COUNCIL BLUFFS, Iowa – Hillary Clinton shouted. Bernie Sanders sang. And both rolled across this rural state to make their cases to voters.
Iowans backing Clinton stood in a line that snaked around a high school in this Missouri River town for one last chance to see a person many of them hope will be the first female president.
“She’s got everything,” said Tracy Chaplin, 44, who came two hours early to see Clinton and planned to caucus for her Monday night. And, most important, she added: “She’s the most electable.”
Iowa’s Democrats were debating who is more likely to win in November as they consider the pragmatism of Clinton and the idealism of Sanders.
The race is a statistical dead heat, according to a Des Moines Register/Bloomberg Politics poll released Saturday evening. It showed Clinton with support from 45 percent of likely caucusgoers and Sanders with support from 42 percent. Martin O’Malley, the former Maryland governor who is also seeking the nomination, trailed with 3 percent.
“Everybody agrees this is a tossup caucus,” Sanders told supporters packed into a field office on Marshalltown Sunday. “If there is a low voter turnout we’ll probably lose.”
To boost enthusiasm Sanders swung through the college towns where his candidacy has caught fire and was greeted by thousands. On Saturday night in Iowa City — home to the University of Iowa — Sanders climbed on stage with the band Vampire Weekend and swayed back and forth to the music as he joined in singing, “This Land is Your Land.”
For the Vermont senator, the stakes in Iowa are high. A victory here would shatter the sense of inevitability around Clinton’s campaign and give him a big burst of momentum heading to next week’s primary vote in New Hampshire, which is friendly territory for him.
Though only 44 delegates are up for grabs in the Democratic contest on Monday — or 1.09 percent of the total — Iowa will be the first test of whether student-filled crowds and sheer enthusiasm will translate into votes.
It will also be a test of organization, where Clinton appears to have the edge. At least a dozen volunteers who came to see her Sunday at a high school in Council Bluffs will be caucus captains for her on Monday.
They included Rand Christiansen, 61, who has seen her in person four times since she started her campaign in April. “She has the depth and breadth of experience,” he said.
Chelsea Clinton introduced her mother at the event, thrilling the crowd. “I couldn’t imagine a better grandmother for my children,” she said. “But I also couldn’t imagine a better president than my mom.”
Clinton spoke at the top of her voice, which sounded hoarse from leading a slew of rallies over the weekend. She asked the crowd of about 500 “to stand up for someone who can be president and commander in chief and take the fight to the Republicans.”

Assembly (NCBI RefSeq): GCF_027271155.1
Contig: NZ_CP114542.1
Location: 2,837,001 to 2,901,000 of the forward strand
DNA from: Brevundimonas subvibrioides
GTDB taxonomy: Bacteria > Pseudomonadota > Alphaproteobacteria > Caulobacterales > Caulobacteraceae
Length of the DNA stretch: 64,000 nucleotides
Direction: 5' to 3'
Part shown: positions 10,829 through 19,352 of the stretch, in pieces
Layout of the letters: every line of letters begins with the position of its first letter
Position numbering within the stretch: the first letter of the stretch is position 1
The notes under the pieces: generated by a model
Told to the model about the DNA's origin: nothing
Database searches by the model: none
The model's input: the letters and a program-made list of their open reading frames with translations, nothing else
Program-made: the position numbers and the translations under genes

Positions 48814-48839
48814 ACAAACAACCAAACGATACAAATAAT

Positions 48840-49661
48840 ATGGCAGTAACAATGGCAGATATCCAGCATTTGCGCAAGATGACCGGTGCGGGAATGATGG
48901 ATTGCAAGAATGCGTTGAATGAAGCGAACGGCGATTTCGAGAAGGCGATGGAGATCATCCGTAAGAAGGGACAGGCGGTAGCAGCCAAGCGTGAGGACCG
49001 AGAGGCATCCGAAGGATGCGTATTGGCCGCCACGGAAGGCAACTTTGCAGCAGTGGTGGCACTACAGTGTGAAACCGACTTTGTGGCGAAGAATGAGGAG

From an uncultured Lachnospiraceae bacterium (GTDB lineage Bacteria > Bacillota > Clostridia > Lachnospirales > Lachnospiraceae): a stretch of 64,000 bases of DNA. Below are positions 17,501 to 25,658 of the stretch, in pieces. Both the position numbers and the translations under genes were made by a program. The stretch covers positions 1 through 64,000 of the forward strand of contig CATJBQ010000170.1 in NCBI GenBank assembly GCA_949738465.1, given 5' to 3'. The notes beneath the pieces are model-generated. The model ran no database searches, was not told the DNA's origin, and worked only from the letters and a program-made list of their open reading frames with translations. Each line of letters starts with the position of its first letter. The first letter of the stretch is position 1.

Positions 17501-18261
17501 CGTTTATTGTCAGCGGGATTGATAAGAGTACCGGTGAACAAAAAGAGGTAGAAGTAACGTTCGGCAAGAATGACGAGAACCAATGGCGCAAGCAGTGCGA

She acknowledged that Sanders is delivering a message of change that people want to hear. She spelled out her different approach.
“I don’t want to overpromise and underdeliver,” Clinton yelled into the microphone. “I’d rather underpromise and overdeliver.”
Before hitting the campaign trail Sunday, both candidates appeared on the morning political TV shows. Clinton faced questions about whether she jeopardized sensitive information when she used a private e-mail account to conduct government business.
The State Department, complying with a court order, released another batch of Clinton’s e-mails on Friday, and 22 of them were excluded because they contained information now deemed top secret.
“It was not the best choice,” Clinton said, appearing from Iowa on ABC’s “This Week.” She said that she didn’t send or receive any material that was marked classified at the time, and acknowledged that the timing of release wasn’t ideal.
“I wouldn’t be here talking to you about it,” she said. “I’d be talking about what people in Iowa are talking to me about.”
Clinton tried to liken the interest in her computer server to another controversial chapter of her time as secretary of state: the September 2012 attack on a US compound in Libya.
“This is very much like Benghazi,” Clinton said. “The Republicans are going to continue to use it, beat up on me. I understand that. That’s the way they are.”
Sanders, interviewed on the same show, pointed out that the situation is dogging Clinton.
“Look at the front pages today in terms of what Secretary Clinton is getting slapped with,” Sanders said.
The Sanders campaign boasted that it raised $20 million in the month of January. The campaign pulled in $33.6 million in the last three months of 2015.
That kind of cash means Sanders will be able to compete with Clinton well after the first few primary states, no matter how well he performs Monday.